They had resulted from the collapse in commodity prices and, in particular, the ongoing depression in the price of coal that had caused German wholesale electricity prices to plummet, RWE said.
In the UK, RWE wrote down £450m of assets, leading its power generation business into a annual loss of £55m.
Npower's main plants in the UK are in Pembroke and Aberthaw in Wales and Staythorpe in Nottinghamshire.


Npower confirms 2,400 job losses

Energy firm Npower has confirmed it is cutting 2,400 jobs in the UK after losing 351,000 customers in 2015.

The "big six" energy firm has been plagued by customer complaints over billing and in December was fined, by the energy industry's regulator, a record £26m for those problems.
Npower lost €137m (£106m) last year, compared with €227m profit in 2014.
Its parent company, Germany's RWE, warned that billing issues at Npower would continue throughout 2016.
Npower said the job losses would be among both its directly employed staff and contractors.
It currently employs 11,500 people in the UK, of which 6,668 are full time posts.

'Too much, too soon'

Npower described its annual results as "extremely disappointing" and announced the start of a two-year programme to "simplify its business processes".
"They [the results] show a business that tried to do too much, too soon while not focusing enough on the fundamentals in a constantly changing market. This led to over complicated processes and procedures resulting in unhappy customers, too many complaints and extra costs to put things right, " Paul Coffey, chief executive of Npower said.
But RWE also blamed government schemes to make homes more energy efficient for the "weakening our market share".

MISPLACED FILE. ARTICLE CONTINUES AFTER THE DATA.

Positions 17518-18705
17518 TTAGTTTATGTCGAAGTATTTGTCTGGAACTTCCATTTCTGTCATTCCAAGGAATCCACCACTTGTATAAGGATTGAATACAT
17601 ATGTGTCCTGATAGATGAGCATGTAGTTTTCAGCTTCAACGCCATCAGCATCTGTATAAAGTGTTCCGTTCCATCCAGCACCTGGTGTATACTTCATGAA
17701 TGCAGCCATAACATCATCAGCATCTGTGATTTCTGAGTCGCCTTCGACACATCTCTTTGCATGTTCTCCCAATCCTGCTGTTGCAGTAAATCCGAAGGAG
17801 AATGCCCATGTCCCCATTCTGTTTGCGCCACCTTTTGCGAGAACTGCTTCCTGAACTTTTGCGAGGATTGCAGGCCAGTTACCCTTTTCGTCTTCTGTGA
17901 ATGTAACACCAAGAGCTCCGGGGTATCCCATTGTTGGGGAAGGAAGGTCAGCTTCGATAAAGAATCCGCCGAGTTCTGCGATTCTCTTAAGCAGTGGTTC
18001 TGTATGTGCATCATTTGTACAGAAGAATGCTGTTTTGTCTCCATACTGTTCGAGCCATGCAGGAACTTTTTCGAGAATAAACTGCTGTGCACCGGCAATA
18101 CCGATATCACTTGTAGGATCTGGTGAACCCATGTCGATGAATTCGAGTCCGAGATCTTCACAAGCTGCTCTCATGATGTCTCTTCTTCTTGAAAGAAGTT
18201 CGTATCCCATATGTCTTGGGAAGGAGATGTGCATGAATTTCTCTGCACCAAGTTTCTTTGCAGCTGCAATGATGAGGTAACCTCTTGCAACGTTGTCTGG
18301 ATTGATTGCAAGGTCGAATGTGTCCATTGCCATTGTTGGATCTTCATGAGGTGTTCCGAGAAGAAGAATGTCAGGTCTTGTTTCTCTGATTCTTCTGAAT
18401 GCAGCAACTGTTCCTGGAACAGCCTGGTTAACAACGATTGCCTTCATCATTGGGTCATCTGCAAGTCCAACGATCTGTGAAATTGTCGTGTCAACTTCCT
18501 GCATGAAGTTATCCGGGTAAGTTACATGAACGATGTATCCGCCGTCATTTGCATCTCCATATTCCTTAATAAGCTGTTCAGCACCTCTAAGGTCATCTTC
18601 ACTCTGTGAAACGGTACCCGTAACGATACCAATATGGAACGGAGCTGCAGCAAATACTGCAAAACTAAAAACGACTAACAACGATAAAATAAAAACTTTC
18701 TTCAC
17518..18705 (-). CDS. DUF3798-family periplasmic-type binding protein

"Under Energy Company Obligation major UK energy firms such as Npower are obliged to finance measures to increase the energy efficiency of households and are therefore at a cost disadvantage compared to smaller providers, which do not have such obligations", the company said.

Workers 'paying the price'

Before the job losses were confirmed union officials warned they would deal a "devastating blow" to the company's workforce and to communities across the country.
"Npower has been in trouble for some time thanks to poor decision-making at the very top, and workers are now paying the price," said Unison general secretary Dave Prentis.
"The company's failure to invest properly in new systems has left it with one of the worst customer service records in the business.
"The news suggests that Npower's German owner isn't terribly committed to its UK operations. Cutting a fifth of the workforce will leave the already struggling business in an even worse state. Now months of uncertainly lie ahead for a workforce whose morale is already at rock bottom."
RWE announced a €637m (£493m) annual group loss, compared with a profit of €2.2bn a year earlier.
It blamed the slump in earnings on a series of write downs in the value of its UK and German power plants amounting to €2.1bn in 2015.
They had resulted from the collapse in commodity prices and, in particular, the ongoing depression in the price of coal that had caused German wholesale electricity prices to plummet, RWE said.
In the UK, RWE wrote down £450m of assets, leading its power generation business into a annual loss of £55m.
Npower's main plants in the UK are in Pembroke and Aberthaw in Wales and Staythorpe in Nottinghamshire.